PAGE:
2. Matt Himelfarb said...

    The dining room table part is just a humorous, personal lead-in that catches the reader’s attention, as you will find in most feature stories. As you can tell from the story, I also thought it was fascinating how Hewitt and Singleton, were thrusted into similar circumstances, and clearly shared a close-bond (including eating together all the time, along with Jiwan james, that the first few graphs also established), yet Singleton has thrived while Hewitt has floundered, which I thought puts an interesting spin on this story, and why I combined the two.

    Is the lockerroom really segregated? Yeah, Singleton, Hewitt and James, along with the latinos, Villar, Valle, and Lugo, all have their lockers toward the back. While Singleton, Hewitt, and James ate at the table, Valle, Villar, and Lugo actually eat at their lockers, which are all next to each other.

    Frankly, I think you are taking it a little too seriously and literally, although sorry if I didn’t make that part clear in the story.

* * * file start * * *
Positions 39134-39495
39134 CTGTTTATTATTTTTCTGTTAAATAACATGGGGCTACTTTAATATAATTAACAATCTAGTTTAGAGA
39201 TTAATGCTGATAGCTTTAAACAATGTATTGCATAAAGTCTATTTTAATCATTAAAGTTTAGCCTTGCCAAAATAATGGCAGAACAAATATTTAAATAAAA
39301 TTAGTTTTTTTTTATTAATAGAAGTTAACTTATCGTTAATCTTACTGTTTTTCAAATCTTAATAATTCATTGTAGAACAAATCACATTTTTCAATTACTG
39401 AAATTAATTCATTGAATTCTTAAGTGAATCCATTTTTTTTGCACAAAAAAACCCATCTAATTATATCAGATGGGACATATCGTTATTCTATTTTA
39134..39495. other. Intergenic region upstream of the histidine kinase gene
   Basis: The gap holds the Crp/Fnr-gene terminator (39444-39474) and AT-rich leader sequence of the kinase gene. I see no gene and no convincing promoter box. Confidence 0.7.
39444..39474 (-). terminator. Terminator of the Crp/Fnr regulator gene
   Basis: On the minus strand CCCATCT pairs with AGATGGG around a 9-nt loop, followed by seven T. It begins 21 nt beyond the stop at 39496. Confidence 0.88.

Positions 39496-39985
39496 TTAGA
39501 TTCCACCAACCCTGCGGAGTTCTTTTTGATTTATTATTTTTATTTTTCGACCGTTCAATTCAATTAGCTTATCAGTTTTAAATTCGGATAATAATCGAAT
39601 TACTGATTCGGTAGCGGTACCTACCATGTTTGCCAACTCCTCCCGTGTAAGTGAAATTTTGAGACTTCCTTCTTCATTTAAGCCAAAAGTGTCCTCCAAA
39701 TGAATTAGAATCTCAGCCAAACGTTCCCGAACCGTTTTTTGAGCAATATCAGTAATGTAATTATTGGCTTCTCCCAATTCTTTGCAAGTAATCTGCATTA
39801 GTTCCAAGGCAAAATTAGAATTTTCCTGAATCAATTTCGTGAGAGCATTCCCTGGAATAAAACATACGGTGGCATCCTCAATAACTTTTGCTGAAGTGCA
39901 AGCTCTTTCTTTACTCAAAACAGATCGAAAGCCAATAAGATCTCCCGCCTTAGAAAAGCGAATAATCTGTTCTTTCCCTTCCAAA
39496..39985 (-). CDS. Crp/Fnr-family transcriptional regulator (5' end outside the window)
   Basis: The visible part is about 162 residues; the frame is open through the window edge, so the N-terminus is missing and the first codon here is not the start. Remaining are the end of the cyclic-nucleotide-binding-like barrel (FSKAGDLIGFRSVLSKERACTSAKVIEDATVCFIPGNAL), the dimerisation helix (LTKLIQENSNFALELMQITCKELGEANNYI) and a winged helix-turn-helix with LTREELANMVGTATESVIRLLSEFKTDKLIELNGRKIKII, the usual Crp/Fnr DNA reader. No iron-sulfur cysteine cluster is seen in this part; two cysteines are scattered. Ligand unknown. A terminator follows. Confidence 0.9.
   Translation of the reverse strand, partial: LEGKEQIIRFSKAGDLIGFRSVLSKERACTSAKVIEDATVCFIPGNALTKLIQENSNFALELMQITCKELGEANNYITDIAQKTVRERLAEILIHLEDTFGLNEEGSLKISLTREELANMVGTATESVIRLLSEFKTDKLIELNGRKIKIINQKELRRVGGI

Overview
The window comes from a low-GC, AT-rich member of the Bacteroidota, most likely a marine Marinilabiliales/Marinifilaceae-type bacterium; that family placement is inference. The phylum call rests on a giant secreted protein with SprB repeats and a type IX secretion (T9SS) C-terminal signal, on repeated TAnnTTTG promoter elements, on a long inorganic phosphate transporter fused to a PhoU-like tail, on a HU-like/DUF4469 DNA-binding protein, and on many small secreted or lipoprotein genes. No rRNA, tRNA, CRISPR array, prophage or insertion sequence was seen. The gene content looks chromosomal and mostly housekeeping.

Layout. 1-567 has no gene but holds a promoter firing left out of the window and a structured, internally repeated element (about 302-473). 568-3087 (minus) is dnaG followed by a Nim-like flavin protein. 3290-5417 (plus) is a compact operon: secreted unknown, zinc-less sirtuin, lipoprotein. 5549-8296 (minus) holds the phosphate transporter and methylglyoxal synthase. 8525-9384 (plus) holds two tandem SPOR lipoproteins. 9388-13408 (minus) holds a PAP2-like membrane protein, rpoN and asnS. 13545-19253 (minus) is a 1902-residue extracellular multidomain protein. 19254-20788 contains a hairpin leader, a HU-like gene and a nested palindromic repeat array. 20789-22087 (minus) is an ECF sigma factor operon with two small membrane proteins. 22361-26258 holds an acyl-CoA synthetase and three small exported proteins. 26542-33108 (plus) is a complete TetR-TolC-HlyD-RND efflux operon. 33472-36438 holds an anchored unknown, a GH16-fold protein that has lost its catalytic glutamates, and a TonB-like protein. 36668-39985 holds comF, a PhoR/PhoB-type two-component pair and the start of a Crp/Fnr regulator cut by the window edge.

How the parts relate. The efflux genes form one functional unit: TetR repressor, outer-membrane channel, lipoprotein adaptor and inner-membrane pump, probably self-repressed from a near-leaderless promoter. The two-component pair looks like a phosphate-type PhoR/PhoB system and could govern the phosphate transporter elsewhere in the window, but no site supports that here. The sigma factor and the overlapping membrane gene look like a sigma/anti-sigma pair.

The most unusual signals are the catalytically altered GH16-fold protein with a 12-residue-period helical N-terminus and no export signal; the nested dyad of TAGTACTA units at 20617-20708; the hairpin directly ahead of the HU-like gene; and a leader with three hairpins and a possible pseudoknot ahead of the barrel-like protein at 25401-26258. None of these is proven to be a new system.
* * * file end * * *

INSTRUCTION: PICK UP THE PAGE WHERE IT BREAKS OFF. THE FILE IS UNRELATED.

When Singleton said, “we didn’t pick when we came here, they just put us over here and we were like, okay”, he was just making fun of the situation.

    I was joking about it with Trevor May, who told me that Gose and Hamilton did the same thing with last year. Does it go back further than that? I don’t know.

    Hewitt, Singleton, and Hewitt probably eat together because there friends. No one really ordered them to sit there. The Latinos also eat together; the three I mentioned struggle speaking english, so that is just natural, as I have found being around other minor league clubhouses.

    Ok, maybe its’ also an inside joke within the organization. That is for the reader to infer I guess. It wasn’t like I actively went around investigating the issue. The point is, it is all in good fun- there is no actual racial tension in the clubhouse.